The flight service controllers were all over the age of 40 and accused the DOT of age discrimination after they were laid off when the Federal Aviation Administration outsourced thousands of flight service jobs to defense contractor Lockheed Martin Corp.

The plaintiffs’ attorneys and representatives for the DOT could not be immediately reached for comment on Wednesday.

The air traffic controllers are represented by Joseph M. Sellers, Shaylyn Cochran, Brian Corman of Cohen Milstein Sellers & Toll PLLC and Gary M. Gilbert, Linda A. Kincaid, Stephanie M. Herrera and Michal Shinnar of Gilbert Employment Law.

The federal defendants are represented by Chad A. Readler, Joshua E. Gardner and Lisa Zeidner Marcus of the U.S. Department of Justice.

The case Kathleen Breen et al v. Elaine L. Chao et al, case number 1:05-cv-00654, in the U.S. District Court for the District of Columbia.

Original article can be found here ➤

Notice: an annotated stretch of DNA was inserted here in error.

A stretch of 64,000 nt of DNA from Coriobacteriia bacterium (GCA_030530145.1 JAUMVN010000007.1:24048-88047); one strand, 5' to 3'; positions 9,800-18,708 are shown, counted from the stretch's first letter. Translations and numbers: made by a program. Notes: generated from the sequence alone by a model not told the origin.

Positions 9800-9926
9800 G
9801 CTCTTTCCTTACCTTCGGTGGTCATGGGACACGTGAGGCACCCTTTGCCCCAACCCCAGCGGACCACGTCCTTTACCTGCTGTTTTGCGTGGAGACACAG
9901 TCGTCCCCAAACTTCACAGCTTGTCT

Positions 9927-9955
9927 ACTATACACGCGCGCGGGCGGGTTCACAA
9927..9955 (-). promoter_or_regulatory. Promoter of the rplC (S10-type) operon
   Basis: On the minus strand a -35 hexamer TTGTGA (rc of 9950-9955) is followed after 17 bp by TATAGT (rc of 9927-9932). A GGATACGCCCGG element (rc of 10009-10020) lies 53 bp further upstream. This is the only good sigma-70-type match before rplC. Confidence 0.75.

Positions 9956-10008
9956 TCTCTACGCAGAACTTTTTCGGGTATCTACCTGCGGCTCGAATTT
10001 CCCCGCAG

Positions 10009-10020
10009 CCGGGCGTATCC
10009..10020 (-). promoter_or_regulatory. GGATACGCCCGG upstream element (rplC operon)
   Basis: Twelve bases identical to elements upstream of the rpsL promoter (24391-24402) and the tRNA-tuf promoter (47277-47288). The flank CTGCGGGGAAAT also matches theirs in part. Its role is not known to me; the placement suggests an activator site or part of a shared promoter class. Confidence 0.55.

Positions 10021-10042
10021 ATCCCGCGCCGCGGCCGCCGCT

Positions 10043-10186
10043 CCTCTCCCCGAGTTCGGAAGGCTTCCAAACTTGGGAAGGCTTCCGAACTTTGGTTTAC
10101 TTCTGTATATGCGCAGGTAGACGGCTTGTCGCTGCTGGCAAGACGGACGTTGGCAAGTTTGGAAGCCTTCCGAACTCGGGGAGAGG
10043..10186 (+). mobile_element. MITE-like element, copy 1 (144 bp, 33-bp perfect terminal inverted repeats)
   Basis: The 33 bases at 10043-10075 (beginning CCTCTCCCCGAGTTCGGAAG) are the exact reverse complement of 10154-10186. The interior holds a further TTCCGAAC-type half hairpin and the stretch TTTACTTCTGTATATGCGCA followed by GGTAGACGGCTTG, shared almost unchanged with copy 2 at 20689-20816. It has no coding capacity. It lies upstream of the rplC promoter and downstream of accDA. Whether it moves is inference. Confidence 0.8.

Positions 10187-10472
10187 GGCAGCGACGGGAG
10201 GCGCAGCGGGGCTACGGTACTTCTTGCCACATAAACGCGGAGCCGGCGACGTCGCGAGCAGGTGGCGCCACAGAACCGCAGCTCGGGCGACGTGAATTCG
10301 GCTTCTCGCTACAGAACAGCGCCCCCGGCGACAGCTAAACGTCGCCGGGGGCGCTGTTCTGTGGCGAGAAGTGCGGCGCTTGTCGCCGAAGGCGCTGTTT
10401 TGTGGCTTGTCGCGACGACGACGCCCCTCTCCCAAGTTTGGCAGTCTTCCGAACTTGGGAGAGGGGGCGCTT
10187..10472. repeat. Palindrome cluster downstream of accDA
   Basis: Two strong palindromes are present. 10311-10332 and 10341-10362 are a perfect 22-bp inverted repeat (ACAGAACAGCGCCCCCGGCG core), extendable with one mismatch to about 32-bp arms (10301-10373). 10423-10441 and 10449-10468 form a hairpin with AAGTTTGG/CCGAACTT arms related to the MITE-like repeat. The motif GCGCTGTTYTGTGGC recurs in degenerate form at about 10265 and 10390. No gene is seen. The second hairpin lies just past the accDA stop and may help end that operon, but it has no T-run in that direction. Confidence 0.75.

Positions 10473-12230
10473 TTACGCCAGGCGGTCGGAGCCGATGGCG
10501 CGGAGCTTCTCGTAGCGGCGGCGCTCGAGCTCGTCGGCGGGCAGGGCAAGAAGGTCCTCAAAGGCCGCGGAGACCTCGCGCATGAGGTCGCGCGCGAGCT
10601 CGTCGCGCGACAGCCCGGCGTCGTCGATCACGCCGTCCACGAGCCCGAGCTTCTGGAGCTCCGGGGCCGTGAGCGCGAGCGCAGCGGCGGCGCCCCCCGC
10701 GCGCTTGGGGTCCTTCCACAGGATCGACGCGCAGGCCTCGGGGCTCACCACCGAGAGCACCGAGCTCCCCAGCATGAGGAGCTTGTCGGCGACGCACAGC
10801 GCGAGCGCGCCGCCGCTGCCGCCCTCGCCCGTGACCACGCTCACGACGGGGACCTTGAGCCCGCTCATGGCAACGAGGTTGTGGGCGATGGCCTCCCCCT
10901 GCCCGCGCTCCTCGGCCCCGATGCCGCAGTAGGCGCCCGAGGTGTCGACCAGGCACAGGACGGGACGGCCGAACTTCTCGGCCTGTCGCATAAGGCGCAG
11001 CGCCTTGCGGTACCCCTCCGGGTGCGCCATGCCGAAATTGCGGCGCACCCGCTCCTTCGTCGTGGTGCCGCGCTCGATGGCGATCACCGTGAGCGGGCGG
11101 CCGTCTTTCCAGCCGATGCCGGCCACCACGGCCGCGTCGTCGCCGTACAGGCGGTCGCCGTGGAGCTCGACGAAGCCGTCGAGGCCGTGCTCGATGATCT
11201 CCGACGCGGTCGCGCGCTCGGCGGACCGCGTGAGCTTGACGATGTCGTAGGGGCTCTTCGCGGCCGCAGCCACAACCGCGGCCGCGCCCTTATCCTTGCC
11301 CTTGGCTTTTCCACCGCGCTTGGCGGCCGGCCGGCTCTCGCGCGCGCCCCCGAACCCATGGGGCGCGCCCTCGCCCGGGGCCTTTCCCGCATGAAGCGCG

Former fire chiefs: Gerald R. Ford International Airport (KGRR) slow to react to PFAS foam

CASCADE TOWNSHIP, Mich. (WOOD) — Former airport fire chiefs are questioning why the Gerald R. Ford International Airport didn't act sooner to investigate the PFAS-tainted firefighting foam they say they used there.

Ford Airport CEO James Gill said he became aware of the potential for PFAS contamination a year ago as news of polluted Air Force bases started to spread.

"So we've been looking into it over the last year. We're really trying to recreate that history we don't have," Gill said.

Among the questions, he said: How much they used, where they used it, and which way the water flows.

Three former Ford airport fire chiefs, all tracked down by Target 8, said they haven't heard from airport officials. They were in charge of buying and using the foam.